Rheumatoid Arthritis Part 2
Posted by Eamonn Brady on
Treatment options for rheumatoid arthritis
Eamonn Brady is a pharmacist and the owner of Whelehans Pharmacy, Pearse St, Mullingar. If you have any health questions e-mail them to email@example.com
This is the second of three articles on rheumatoid arthritis (RA). There are self-help activities to help your arthritis; for more information on these ask in Whelehans.
A number of RA sufferers will develop irreversible joint or tendon damage. For these, surgery can provide a return of functional ability, a decrease in symptoms and pain, and avoid deformity and disability. Typically, surgical interventions involve joint replacement (commonly hip, knee, shoulder, elbow and hand joints).
Current guidelines recommend early diagnosis and early referral (within 3 months of symptom onset) to a rheumatologist for the introduction of disease modifying anti-rheumatic drugs (DMARDs).
Although DMARDs may be introduced at time of diagnosis, they have slow onset of action and can take weeks for an improvement. Most patients will require at least initial courses of analgesics or non-steroidal anti-inflammatory drugs (NSAIDs). The need for painkillers may be reduced once the DMARDs start to exert their effect after a few weeks.
Paracetamol on its own is seldom sufficient to control acute pain in RA; however, there is evidence that regular dosing of paracetamol enhances the painkilling effects of NSAIDs in RA.
Opioid analgesics such as tramadol may be used during acute attacks of RA, especially in elderly patients who may not be able to tolerate NSAIDs. Continuous / long-term use is not recommended due to risk of addiction and cognitive impairment (eg) Memory loss, confusion, constipation, respiratory depression.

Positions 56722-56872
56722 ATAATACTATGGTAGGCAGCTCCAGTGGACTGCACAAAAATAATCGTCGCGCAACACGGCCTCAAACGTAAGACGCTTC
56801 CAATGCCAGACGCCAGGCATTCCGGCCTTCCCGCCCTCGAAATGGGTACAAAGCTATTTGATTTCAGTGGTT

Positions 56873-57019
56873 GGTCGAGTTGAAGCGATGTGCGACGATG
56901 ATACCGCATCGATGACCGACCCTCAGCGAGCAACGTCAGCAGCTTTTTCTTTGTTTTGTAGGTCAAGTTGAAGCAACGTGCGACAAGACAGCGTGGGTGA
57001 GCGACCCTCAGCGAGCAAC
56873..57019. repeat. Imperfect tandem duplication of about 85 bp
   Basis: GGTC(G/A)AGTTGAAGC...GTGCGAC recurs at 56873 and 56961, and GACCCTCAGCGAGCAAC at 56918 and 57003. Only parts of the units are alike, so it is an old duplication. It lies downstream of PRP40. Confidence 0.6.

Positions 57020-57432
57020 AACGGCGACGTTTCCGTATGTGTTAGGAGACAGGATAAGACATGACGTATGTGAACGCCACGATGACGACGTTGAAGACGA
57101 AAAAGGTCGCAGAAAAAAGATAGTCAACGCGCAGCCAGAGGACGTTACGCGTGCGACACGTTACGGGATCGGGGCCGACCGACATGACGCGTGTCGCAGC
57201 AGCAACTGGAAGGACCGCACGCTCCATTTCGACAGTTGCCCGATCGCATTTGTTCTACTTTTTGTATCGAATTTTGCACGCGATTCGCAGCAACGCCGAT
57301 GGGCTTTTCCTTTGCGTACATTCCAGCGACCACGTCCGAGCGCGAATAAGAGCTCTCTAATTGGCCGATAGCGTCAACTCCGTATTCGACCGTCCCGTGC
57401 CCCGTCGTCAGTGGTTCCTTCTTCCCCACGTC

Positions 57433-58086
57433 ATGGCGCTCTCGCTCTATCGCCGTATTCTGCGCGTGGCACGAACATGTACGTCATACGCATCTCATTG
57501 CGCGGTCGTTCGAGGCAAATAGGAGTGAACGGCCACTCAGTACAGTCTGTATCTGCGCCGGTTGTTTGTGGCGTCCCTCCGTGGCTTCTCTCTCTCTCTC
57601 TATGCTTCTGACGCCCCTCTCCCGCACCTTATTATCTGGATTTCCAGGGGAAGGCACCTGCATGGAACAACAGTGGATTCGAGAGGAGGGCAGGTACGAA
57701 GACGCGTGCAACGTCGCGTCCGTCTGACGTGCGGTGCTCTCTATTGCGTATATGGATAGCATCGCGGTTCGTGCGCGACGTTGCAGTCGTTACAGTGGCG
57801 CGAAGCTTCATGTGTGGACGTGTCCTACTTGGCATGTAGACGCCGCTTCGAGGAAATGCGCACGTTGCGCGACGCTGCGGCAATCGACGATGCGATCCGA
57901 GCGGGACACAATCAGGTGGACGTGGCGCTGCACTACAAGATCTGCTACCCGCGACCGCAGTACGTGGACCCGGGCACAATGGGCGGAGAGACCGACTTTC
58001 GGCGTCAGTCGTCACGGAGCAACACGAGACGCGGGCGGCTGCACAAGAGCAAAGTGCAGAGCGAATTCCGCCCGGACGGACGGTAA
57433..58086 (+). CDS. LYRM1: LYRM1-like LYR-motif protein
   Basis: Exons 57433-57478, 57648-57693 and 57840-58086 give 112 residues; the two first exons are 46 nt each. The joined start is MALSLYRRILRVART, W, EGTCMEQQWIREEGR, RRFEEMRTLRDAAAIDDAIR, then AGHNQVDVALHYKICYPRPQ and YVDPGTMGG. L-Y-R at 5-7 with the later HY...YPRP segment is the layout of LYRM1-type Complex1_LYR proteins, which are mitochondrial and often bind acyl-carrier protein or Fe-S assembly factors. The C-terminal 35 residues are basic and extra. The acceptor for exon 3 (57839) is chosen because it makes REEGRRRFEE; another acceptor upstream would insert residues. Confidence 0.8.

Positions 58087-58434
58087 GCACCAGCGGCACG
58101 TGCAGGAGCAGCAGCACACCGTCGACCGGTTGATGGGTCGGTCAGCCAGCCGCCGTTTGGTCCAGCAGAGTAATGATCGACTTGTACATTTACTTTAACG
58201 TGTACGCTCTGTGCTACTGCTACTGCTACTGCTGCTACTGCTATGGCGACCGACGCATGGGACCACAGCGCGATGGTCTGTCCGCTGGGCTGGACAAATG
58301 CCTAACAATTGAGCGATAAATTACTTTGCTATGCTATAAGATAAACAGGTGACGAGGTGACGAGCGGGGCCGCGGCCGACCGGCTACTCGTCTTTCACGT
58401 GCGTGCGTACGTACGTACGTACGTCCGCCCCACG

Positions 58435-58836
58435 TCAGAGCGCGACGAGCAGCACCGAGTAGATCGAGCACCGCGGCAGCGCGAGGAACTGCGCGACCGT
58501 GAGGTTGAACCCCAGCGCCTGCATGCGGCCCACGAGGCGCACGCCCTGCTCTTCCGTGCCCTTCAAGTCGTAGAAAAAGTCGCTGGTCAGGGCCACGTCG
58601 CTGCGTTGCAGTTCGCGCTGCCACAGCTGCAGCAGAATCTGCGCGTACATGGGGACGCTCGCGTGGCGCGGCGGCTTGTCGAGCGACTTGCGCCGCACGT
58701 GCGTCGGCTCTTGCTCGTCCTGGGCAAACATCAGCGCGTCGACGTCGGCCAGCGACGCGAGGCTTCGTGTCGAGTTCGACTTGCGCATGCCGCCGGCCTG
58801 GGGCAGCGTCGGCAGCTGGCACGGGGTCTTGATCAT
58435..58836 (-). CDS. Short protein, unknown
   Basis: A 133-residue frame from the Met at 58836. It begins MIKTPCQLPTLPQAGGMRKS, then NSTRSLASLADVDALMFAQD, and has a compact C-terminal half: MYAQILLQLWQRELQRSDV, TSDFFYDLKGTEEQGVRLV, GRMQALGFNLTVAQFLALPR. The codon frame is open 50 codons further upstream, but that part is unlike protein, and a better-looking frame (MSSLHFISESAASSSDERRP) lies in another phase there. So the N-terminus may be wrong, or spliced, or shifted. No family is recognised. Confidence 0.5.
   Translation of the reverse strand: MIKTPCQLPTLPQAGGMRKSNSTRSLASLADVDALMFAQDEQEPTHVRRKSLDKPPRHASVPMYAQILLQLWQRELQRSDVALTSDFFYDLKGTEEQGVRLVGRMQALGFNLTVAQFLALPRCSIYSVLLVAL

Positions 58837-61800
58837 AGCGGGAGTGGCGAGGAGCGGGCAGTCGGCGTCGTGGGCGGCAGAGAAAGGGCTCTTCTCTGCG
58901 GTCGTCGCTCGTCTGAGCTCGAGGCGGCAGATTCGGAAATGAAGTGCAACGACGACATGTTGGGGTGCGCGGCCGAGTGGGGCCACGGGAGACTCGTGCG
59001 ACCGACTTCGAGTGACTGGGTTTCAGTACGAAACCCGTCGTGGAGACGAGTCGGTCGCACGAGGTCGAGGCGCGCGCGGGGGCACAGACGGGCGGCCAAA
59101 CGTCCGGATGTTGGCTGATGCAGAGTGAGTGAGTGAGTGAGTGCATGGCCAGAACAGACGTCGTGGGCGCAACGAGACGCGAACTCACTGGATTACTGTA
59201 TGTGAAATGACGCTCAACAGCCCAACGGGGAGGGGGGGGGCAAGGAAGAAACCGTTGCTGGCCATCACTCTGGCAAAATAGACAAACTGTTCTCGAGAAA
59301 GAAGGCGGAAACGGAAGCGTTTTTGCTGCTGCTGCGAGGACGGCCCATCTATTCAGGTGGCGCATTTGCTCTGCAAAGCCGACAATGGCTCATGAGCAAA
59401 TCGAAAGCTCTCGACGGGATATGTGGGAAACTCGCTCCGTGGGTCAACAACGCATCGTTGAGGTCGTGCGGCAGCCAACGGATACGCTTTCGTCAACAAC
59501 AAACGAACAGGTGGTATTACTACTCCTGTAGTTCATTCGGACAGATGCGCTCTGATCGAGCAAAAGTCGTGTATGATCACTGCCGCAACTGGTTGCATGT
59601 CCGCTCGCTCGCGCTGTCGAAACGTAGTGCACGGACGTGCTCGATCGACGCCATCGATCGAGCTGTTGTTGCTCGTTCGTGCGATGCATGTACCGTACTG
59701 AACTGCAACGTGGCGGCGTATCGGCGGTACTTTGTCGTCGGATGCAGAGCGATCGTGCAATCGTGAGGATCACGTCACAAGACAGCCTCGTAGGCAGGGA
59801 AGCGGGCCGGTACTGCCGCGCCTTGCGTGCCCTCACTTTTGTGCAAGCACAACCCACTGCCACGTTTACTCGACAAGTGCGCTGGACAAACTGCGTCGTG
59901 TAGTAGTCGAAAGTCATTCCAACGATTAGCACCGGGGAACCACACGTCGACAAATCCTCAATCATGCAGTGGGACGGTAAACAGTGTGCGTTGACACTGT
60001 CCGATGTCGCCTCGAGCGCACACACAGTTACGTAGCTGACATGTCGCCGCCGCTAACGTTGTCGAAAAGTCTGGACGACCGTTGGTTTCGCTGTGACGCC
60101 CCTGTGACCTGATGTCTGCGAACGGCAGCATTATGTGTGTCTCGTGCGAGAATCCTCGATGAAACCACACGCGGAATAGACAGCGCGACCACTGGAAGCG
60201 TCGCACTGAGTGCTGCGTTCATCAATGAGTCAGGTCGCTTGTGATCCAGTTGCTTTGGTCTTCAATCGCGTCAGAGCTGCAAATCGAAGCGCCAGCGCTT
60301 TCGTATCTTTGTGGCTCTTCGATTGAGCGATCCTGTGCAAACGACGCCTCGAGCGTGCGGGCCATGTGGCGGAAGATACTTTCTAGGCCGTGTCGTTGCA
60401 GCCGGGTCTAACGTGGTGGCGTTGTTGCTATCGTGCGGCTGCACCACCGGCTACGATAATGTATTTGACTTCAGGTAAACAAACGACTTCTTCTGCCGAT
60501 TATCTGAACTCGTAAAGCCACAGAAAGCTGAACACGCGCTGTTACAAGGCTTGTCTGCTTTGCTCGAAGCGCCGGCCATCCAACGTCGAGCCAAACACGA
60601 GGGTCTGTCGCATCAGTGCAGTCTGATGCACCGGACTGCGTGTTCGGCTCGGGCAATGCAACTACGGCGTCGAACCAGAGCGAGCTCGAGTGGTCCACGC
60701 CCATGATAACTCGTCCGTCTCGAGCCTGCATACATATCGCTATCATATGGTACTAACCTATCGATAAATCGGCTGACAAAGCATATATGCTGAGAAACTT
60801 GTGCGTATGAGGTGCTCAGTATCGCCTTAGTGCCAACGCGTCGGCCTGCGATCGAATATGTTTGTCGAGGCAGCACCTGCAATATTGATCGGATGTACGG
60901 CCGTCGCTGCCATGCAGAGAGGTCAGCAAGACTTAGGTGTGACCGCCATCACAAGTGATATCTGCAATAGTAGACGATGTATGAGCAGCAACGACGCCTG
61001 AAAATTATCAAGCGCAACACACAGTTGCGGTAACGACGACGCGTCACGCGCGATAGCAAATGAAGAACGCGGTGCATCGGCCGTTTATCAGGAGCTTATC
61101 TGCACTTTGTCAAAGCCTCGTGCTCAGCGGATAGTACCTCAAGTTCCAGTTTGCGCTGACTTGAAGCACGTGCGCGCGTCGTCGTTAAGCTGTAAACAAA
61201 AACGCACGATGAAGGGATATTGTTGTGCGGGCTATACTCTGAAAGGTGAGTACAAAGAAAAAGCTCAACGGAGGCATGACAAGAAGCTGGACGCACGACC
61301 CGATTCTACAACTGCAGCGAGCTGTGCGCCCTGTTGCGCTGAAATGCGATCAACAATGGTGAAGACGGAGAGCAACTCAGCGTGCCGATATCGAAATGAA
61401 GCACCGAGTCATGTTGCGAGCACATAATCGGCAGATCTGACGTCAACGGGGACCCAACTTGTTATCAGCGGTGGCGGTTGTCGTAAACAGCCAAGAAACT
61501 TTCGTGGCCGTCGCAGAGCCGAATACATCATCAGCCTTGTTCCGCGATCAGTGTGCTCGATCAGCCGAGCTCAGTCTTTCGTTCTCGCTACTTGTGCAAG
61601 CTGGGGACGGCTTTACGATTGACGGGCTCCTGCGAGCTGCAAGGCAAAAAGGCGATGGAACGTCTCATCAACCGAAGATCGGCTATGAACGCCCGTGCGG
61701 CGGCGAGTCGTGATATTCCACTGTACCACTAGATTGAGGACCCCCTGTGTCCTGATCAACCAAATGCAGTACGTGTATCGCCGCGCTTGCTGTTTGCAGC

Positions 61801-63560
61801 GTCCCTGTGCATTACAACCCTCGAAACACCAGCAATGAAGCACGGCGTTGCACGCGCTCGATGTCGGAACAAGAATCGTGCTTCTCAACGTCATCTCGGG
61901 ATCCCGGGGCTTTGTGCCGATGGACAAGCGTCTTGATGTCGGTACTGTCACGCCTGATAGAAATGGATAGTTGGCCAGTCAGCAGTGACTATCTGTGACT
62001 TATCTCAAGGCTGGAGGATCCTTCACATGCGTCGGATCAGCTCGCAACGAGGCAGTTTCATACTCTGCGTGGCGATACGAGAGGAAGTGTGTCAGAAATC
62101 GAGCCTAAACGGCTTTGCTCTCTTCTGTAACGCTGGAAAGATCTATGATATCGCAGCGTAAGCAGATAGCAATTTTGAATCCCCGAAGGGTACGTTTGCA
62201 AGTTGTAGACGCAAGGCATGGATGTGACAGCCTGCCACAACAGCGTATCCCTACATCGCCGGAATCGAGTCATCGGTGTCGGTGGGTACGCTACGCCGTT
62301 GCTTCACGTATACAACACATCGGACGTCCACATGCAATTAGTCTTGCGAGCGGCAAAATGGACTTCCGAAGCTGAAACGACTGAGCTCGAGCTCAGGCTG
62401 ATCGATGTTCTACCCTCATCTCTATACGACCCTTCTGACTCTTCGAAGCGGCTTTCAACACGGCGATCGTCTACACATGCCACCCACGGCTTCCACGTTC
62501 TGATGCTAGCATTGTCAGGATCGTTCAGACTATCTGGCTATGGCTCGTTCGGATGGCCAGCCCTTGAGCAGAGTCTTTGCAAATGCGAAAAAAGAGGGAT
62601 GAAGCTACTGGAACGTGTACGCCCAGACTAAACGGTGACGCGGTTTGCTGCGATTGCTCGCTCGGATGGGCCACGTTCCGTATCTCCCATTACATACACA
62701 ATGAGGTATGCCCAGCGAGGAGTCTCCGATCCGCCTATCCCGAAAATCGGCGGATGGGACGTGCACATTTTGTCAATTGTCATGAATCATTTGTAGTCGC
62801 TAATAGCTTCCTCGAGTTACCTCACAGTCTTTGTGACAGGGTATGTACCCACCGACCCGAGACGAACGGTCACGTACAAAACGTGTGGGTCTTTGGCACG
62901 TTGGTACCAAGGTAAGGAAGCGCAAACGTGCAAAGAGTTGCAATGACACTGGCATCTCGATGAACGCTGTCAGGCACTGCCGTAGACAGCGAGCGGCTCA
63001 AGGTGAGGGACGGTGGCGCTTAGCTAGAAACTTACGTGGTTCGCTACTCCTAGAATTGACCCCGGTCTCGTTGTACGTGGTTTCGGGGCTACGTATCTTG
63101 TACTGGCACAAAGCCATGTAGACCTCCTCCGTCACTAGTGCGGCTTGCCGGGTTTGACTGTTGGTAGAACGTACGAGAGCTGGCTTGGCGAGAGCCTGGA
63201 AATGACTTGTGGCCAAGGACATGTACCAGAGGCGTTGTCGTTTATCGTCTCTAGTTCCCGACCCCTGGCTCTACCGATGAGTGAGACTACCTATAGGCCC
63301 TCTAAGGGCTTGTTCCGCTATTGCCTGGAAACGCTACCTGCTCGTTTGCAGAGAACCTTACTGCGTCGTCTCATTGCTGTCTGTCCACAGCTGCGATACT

Corticosteroids such a prednisolone (Deltacortil®) are useful for managing of acute pain and have disease-modifying properties. Their efficacy diminishes over time. The preferred method of administration of corticosteroids is intra-articular injection (directly into the joint) (eg) Depo-Medrone® injection. This produces rapid symptom relief and has fewer side effects than oral corticosteroids such as stomach irritation. However, effects of intra-articular steroid injections can wear off within a month so they are not a long term solution. Where there is multiple joints involved, local injection directly into the joints is not possible, so an intramuscular injection (e.g. 120mg methylprednisolone) may be given, while waiting for DMARDs to take effect. Long-term use of even low-dose corticosteroids may result in osteoporosis and other steroid-related side effects such as weight gain, thinning skin, easy bruising and high blood pressure.
NSAIDs reduce swelling and stiffness in addition to providing pain relief. Side effects can include gastric irritation, kidney damage, fluid retention and skin reactions, as well as evidence linking selective COX-2 inhibitors (eg. Arcoxia®, Celebrex®) to increased risk of heart attack. Diclofenac should be avoided in those with health problems. Long-term use of NSAIDs is not recommended, especially in those with heart and stomach problems.
Educate yourself about your condition
Whelehans Pharmacy, in conjunction with Arthritis Ireland (Westmeath Branch) host a Rheumatoid Arthritis Information event on Wednesday Oct 12th at 6:45pm in Greville Arms Hotel Mullingar. Admission is free.
Guest speaker for the evening is Consultant Rheumatologist from Midland Hospital Tullamore, Killian O’Rourke MD MSc FRCP FRCPI. Dr O’Rourke will give first-hand information on RA along with self-help tips including information about surgery and aftercare. He will take questions from attendees.
Chartered physiotherapist Kevin Conneely MISCP of HealthStep Physiotherapy Mullingar will discuss the role of physiotherapy in Rheumatoid Arthritis (RA), such as the benefits of manual therapy, the importance of a tailored and comprehensive exercise program. The final speaker is pharmacist Eamonn Brady MPSI who will discuss medication.
To be continued….Next week
This article is shortened to fit within Newspaper space limits. More detailed information and leaflets is available in Whelehans